The Human Body in Chinese Art
Chinese figures and western figures are very different from each other. I will be comparing the Chinese Standing Figure (fig 7-3) and the Greek Snake Goddess (fig 4-14), and what the purpose of the figures are for, what it reflects, and how the body is represented.
The Standing Figure was excavated from Sanxingdui, China in 1986. Art historians believe that this statue was made for decoration and to show off wealth, as it was buried along with other valuables such as elephant tusks and objects in gold, bronze, jade, and clay. It is of unknown identity, and it is very different in subject and style from the Shang statues. In contrast, the Snake Goddess was found at the Palace of Knossos. Some scholars believe that they represent mortal attendants, but others think it is a fertility idol, or a fertility goddess to the Minoans, due to the exposed breasts. It differs from the Standing Figure because the Standing Figure was more than likely made for decoration or to show off wealth, while the Snake Goddess was probably made for a religious way, such as an idol to a goddess or a votive statue.
In terms of what the figures reflect, the Standing Figure reflected a Chinese kingdom of enormous wealth, as the statue is highly decorated. It is also different from the subject and styles of the Shang dynasty art pieces, so it may be that there was another dynasty. This statue also reflects the masterful casting technique that whoever made this had perfected. The Snake Goddess reflects a Greek society based on religion and the belief in many gods and goddesses. It shows they were highly religious because they made idols to their gods, or if they were votives then that means they were highly spiritual and wanted to pray all the time.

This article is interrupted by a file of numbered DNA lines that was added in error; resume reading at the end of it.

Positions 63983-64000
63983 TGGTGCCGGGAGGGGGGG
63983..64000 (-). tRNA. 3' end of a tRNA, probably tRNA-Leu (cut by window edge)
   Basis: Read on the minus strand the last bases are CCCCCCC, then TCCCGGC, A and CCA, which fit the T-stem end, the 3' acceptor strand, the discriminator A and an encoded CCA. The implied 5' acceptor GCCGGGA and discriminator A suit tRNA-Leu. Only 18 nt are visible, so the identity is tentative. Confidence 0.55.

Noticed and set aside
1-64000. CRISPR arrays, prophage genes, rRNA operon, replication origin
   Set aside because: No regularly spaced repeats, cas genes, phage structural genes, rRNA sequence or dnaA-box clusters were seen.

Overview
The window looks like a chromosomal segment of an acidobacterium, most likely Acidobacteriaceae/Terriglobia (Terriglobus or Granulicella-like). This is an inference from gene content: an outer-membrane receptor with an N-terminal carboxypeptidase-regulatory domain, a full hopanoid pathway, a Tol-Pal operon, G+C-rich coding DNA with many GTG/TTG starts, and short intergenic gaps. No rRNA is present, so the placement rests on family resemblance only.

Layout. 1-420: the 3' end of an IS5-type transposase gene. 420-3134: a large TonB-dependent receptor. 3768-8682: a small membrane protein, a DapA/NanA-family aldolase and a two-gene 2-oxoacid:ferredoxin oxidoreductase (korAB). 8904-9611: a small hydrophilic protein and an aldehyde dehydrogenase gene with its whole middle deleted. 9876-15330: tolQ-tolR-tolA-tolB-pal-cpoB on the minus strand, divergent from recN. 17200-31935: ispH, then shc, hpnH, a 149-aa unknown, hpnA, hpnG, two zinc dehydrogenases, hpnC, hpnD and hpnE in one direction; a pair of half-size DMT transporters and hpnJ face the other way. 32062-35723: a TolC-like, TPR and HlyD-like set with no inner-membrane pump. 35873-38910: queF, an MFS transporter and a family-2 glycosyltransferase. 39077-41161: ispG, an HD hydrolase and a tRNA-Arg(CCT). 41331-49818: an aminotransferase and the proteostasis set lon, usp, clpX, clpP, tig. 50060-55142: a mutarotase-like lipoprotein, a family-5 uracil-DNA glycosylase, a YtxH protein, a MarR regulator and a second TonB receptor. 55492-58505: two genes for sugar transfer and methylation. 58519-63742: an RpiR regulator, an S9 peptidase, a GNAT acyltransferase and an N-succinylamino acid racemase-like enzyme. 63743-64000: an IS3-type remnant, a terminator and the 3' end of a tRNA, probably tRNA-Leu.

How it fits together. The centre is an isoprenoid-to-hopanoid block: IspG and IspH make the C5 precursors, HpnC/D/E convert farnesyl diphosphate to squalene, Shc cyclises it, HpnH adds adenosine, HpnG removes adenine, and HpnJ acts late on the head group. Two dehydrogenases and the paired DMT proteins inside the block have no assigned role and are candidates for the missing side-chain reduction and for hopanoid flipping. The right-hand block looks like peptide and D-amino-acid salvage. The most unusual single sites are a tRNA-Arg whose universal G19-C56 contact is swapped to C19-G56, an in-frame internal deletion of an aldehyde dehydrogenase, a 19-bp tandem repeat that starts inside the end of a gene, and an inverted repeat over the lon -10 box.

The Standing Figure is highly stylized. It has elongated proportions and large, staring eyes, and stands on a thin platform supported by four legs in the form of animal heads with horns and snouts. The whole...
Please join StudyMode to read the full document